If there’s a particular area you’re interested in, you can see a list of everything offered there. (For example, Bedford County has housing goals and land use programs, as well as a manufactured housing overly district and tax relief for the elderly and disabled.)

If you or someone you know or love is interested in housing policy in the commonwealth, this is an incredible resource — not only can you see what is where, you can get the details and the contact information to find out as much as you need.

Click here to go right there, right now.

Alex Belcher of Fredericksburg is 30 Under 30 finalist

imageAlexander Belcher of MacDoc Realty in Fredericksburg was named one of the finalists for Realtor magazine’s annual "30 Under 30" — a group of "rising young stars in the real estate industry."

The magazine is looking for not just successful people, but those who have "demonstrated skill, success, creativity, and leadership in their careers."

Belcher is among the 50 finalists, of which 20 will be culled by the June issue of the magazine.

NAR’s info isn’t clear, but it looks as though there will be both the official 30 winners as well as 30 "Web Choice Winners" picked by you and me. That in mind, head over to the site (realtormag.realtor.org/30-under-30) to find out more and to vote (early! often!) for Alex.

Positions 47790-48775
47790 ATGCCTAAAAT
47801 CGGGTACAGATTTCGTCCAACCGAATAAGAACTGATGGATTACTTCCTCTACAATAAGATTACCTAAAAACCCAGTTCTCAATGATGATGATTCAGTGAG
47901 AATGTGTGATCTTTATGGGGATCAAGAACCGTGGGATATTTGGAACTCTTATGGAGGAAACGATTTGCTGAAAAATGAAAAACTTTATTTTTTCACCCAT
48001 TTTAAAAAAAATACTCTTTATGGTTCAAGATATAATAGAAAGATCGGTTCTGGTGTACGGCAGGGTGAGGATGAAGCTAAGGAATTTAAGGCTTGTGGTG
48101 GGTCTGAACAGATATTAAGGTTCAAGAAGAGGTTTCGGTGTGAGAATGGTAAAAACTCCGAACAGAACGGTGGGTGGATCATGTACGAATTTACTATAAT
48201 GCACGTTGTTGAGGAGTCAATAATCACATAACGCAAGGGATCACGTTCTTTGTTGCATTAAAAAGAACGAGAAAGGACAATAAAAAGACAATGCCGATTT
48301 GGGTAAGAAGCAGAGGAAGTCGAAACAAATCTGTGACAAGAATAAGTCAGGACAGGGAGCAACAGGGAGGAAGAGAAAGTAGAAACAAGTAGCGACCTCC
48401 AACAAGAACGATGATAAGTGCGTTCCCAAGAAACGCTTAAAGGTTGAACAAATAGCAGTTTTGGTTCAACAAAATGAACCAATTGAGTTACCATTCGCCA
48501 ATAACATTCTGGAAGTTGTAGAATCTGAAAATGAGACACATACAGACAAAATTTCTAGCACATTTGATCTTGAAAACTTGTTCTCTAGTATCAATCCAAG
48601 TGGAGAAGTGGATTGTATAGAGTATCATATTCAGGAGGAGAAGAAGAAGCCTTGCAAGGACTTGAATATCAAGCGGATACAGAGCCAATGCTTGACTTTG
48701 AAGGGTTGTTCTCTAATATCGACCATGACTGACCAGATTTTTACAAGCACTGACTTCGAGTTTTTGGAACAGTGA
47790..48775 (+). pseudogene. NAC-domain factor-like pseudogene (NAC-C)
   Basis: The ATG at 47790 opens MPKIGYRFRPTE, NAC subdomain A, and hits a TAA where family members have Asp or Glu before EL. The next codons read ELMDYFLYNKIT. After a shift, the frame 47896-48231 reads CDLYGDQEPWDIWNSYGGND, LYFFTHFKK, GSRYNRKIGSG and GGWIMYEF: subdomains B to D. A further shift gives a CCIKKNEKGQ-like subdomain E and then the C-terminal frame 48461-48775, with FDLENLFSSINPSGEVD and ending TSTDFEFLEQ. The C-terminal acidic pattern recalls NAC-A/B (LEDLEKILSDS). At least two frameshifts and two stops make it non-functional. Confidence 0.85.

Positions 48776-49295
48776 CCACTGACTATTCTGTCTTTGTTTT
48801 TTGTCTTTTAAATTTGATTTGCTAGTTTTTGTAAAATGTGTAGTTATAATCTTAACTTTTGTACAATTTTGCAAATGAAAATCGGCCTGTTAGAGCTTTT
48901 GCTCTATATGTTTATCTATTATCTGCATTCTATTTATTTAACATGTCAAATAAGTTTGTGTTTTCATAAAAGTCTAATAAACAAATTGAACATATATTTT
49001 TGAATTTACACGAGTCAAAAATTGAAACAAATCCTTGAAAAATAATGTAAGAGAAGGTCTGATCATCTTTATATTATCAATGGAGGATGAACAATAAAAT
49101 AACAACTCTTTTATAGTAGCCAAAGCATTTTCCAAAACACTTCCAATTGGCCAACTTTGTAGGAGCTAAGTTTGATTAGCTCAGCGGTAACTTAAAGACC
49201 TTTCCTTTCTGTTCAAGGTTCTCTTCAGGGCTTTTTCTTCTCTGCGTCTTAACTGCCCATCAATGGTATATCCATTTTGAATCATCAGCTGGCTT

A new study says that homes near public transportation seem to be more ‘recession resistant’ than homes further away.

This comes from the American Public Transportation Association, so my first reaction was to take it with a grain of salt. (Shocker: "Public transportation association says public transportation is good.") But then I saw it was done with the good folks at NAR as well, so I’m inclined to give it the benefit of the doubt.

The study didn’t say that homes near public transit were worth more than those further away. What it did find was that, during the recession, homes close to bus and train lines were less affected by the economy.

While residential property values declined substantially between 2006 to 2011, properties close to public transit showed significantly stronger resiliency.

In Boston, residential property in the rapid-transit area outperformed other properties in the region by 129 percent. In the Chicago public transit-area, home values performed 30 percent higher than other homes the region; in San Francisco, 37 percent higher; Minneapolis-St Paul, 48 percent; and in Phoenix, 37 percent.

Go ahead: Read all about it.

Or click here to read/download the full PDF of the study.

Property manager among the happiest jobs

According to CareerBliss ("We give you the information you need to ‘Choose Happy’"), property manager is the third "happiest" job in America, right behind Software Quality Assurance Engineer and Executive Chef. (For some reason, I received a news brief saying that real estate agent was number one. I’m not sure why.)

And looking for a bit of schadenfreude? Happy to oblige. The unhappiest jobs in America: security officer, registered nurse, teacher.

That is all.